Psychology enriches nurses’ understanding of the mental and emotional aspects of health, disease, and recovery. By studying psychology, nurses learn to empathize with diverse patient populations, understand the effects of mental health on physical well-being, and tailor care approaches to meet individuals’ emotional and cognitive needs.
- Public Policy
Understanding public policy allows nurses to advocate for patients within the broader healthcare system, ensuring that care is not only effective but also equitable. Nurses can help create more inclusive and patient-centered regulations by being informed on policies.
Ethics courses explore the moral principles that guide nursing practice. Nurses learn how to operate with integrity, respect, and compassion, especially when faced with decisions where right and wrong may not be clearly delineated. These lessons will apply when navigating patient confidentiality, making end-of-life decisions, addressing health disparities, and advocating for patients.
These prerequisites are just a sample of the knowledge and skills that future RNs will learn in the classroom. This is a partial list, and institutions will vary in their specific course requirements and electives.
The NCLEX-RN & State Requirements
After completing a nursing program, graduates must take the National Council Licensure Examination for Registered Nurses (NCLEX-RN). This exam tests knowledge, skills, and abilities essential for safe and effective practice at the entry-level.
The NCLEX-RN stands as a pivotal milestone for aspiring registered nurses. By maintaining a consistent standard across jurisdictions, the exam guarantees that a licensed nurse, regardless of where they were trained, meets a nationally recognized level of proficiency. This consistency elevates trust in nursing and facilitates mobility for nurses seeking to practice in different states or territories.
Applying & Registering for the RN Exam
About six weeks prior to graduating from nursing school, aspiring RNs receive their applications for licensure. They must submit the completed forms and fees to their nursing schools by a predetermined date.
Then, they receive their Authorization to Test (ATT), which is required to schedule one’s test date and time. Typically, nursing school graduates take the exam about 45 days post-graduation.
How to Pass the NCLEX-RN
Preparing for the exam requires candidates to review their entire nursing curriculum thoroughly. Passing the NCLEX-RN is no easy feat, and marks a significant milestone in a nurse’s career that should be celebrated.
- Study Strategically
The Saunders Comprehensive Review for the NCLEX-RN Examination is a well-respected resource that will help a candidate develop a structured daily study plan, ensuring consistent progress and avoiding last-minute cramming.
- Take Practice Tests
Platforms like UWorld and Kaplan offer mock testing to refine one’s understanding and approach while honing crucial test-taking techniques.
- Learn with Others
NCLEX-specific community forums like AllNurses offer opportunities to connect with other future nurses studying for the exam and learn from the collective wisdom of peers.
- Mobile Exam Prep
Turn doom scrolling into productive reviews using mobile apps like NCLEX-RN Mastery, which features practice questions, mnemonics, terminology, quizzes, and progress tracking.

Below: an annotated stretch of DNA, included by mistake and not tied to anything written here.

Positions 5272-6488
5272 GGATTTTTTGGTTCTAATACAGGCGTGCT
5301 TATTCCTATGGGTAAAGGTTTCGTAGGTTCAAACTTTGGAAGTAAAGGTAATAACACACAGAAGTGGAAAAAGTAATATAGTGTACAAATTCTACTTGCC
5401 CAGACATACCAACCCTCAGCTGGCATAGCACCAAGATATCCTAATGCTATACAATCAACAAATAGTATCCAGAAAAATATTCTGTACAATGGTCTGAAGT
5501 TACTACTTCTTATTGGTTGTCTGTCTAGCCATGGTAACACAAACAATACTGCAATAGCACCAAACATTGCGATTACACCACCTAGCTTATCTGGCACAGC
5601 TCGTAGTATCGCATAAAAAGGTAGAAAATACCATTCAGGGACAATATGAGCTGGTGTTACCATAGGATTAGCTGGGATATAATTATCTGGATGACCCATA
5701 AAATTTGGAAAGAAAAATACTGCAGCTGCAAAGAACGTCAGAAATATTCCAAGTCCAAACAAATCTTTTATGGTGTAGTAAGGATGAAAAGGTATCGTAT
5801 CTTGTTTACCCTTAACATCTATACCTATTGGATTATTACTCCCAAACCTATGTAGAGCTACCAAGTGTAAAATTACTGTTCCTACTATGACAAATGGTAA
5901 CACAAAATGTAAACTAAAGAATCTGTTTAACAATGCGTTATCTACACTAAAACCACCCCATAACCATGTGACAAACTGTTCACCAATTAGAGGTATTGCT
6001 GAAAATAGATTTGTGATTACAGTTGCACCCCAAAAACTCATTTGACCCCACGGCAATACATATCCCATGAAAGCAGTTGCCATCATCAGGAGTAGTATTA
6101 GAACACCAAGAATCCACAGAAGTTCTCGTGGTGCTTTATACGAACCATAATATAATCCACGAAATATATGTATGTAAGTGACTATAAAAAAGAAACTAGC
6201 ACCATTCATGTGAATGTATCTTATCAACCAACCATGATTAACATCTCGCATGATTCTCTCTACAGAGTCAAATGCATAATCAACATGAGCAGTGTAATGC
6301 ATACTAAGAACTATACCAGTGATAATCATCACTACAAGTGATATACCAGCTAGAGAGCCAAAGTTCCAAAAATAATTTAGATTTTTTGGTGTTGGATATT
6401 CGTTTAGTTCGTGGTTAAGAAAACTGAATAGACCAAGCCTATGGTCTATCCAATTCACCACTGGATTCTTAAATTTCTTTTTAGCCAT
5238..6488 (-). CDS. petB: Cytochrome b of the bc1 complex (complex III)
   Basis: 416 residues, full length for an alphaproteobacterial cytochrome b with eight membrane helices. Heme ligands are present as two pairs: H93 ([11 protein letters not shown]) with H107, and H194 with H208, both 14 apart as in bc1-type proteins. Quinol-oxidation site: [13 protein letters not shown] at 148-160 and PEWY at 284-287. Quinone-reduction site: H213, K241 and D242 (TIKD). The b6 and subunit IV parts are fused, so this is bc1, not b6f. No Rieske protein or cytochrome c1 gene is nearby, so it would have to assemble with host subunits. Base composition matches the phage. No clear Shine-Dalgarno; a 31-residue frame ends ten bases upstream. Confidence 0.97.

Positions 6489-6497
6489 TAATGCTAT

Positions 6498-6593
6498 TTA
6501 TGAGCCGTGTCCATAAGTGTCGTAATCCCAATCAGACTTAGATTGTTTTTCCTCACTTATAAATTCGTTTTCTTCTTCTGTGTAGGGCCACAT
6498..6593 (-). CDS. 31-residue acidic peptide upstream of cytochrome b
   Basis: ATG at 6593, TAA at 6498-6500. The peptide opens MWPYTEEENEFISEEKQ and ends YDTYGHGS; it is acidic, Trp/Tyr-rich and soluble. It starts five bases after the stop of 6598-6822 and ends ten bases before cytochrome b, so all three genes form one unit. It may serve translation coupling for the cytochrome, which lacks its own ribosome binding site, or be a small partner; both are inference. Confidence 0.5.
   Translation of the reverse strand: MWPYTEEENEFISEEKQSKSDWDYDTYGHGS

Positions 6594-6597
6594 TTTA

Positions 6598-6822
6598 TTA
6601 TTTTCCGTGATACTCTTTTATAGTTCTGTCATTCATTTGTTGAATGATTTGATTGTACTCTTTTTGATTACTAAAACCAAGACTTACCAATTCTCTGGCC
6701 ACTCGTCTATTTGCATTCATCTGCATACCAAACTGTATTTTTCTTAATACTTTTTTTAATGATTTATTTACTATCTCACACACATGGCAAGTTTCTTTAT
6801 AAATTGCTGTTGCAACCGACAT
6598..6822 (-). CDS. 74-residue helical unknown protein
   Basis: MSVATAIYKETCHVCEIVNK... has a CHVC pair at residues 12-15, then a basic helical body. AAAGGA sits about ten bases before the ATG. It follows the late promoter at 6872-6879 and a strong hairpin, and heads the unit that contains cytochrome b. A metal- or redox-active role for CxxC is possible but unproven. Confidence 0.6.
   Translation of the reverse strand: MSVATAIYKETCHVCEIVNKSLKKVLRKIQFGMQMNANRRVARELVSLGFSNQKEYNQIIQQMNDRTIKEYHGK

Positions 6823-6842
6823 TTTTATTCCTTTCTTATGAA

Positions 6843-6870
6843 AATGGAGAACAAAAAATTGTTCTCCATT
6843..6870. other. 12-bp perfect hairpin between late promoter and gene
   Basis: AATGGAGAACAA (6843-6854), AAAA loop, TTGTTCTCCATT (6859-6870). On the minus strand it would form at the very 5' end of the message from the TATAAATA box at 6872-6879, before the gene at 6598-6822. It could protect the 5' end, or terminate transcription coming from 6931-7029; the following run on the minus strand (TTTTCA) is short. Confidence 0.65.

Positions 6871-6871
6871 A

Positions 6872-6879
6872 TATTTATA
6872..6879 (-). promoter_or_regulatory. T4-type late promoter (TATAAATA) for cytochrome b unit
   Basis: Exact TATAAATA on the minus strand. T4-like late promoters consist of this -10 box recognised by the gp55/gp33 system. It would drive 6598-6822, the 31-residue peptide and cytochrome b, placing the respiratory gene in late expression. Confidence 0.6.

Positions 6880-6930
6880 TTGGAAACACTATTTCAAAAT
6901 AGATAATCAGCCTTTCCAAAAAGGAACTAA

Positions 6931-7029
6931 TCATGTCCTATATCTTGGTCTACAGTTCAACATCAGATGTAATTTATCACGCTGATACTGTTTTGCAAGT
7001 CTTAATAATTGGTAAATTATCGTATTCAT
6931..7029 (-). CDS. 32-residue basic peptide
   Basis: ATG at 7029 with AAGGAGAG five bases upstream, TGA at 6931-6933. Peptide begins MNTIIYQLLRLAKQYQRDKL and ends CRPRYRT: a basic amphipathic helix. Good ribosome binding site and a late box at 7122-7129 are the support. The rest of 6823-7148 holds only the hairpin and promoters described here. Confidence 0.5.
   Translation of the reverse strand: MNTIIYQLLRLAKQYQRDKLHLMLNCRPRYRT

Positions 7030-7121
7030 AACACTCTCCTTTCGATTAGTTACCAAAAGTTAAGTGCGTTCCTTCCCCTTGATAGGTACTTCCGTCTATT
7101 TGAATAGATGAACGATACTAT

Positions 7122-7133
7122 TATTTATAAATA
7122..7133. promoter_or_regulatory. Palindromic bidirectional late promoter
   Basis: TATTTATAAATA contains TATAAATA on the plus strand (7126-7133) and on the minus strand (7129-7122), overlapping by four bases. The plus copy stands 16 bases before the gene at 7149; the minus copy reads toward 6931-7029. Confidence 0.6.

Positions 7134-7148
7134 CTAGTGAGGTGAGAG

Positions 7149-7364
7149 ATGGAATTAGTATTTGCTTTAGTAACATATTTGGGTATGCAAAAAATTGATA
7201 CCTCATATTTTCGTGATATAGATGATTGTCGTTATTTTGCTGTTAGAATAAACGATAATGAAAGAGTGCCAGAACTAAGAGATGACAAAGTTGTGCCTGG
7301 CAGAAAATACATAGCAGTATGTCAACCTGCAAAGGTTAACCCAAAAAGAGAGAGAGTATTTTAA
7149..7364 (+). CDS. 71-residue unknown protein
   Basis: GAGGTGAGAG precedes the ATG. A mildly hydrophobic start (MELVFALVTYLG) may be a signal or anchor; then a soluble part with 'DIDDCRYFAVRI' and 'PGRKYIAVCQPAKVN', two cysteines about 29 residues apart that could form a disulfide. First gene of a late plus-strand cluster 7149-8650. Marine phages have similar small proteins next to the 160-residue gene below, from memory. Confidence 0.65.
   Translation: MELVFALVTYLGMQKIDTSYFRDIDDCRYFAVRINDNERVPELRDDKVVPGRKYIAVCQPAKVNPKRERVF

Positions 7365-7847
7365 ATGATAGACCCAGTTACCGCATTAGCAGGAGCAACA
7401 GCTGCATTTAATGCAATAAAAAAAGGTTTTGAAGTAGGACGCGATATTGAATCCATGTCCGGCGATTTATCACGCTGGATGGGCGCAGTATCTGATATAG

A passing score for the NCLEX-RN is 0.00 and above. After taking the exam, those who pass will move forward in the licensure process, while those with a negative score will receive a summary of areas for improvement. You are permitted up to eight retakes per year with a 45-day waiting period in between each test.
Some states have additional registered nursing requirements by state, like jurisprudence tests for state-specific nursing laws or background checks.
Upon successful completion of all steps, and verification from one’s state’s board of nursing, a candidate will be issued an RN license, which authorizes them to practice as a registered nurse in their state.
License Renewal & Continuing Education
To maintain an active RN license, nurses must renew their license periodically (often every two years) and may need to complete a certain number of continuing education (CE) hours. Requirements vary by state, but these CE hours are a good opportunity to choose an area of specialization.
Areas of Specialization
A range of factors could influence one’s choice to specialize. If an RN interested in specializing, here are some considerations that could help them choose the best career path.
- Passions and Interests
Nurses are often drawn to a specialty because of personal interests or experiences with the healthcare system.
- Patient Population
Some nurses prefer to work with certain demographics, such as children, the elderly, women, or families.
- Salary and Compensation
Certain specialties may offer higher salaries or additional perks than others, and for some RNs, this can be a determining factor.
- Job Demand and Security
The demand for particular specialties can vary based on geographical location, healthcare trends, and population needs.
- Work-Life Balance
Some specialties may require longer shifts, on-call hours, or more unpredictable schedules.
- Education and Training
Continuing education requirements vary by specialty. Some nurses may opt for a path that requires less additional schooling than others.
- Personal Experience
Personal or familial health experiences often inspire a nurse’s choice, based on the impact they’ve seen nurses can have first-hand.
Ultimately, pursuing a particular nursing specialty is multifaceted and deeply personal. Many nurses will weigh several of the above factors, with some considerations taking precedence based on individual priorities and life circumstances.
Becoming a Registered Nurse
Embarking on a nursing career is a profound commitment, not for the faint of heart. The journey is not just about the joys and challenges of patient care but also a testament to lifelong learning and the assurance of a fulfilling role in the ever-evolving world of healthcare.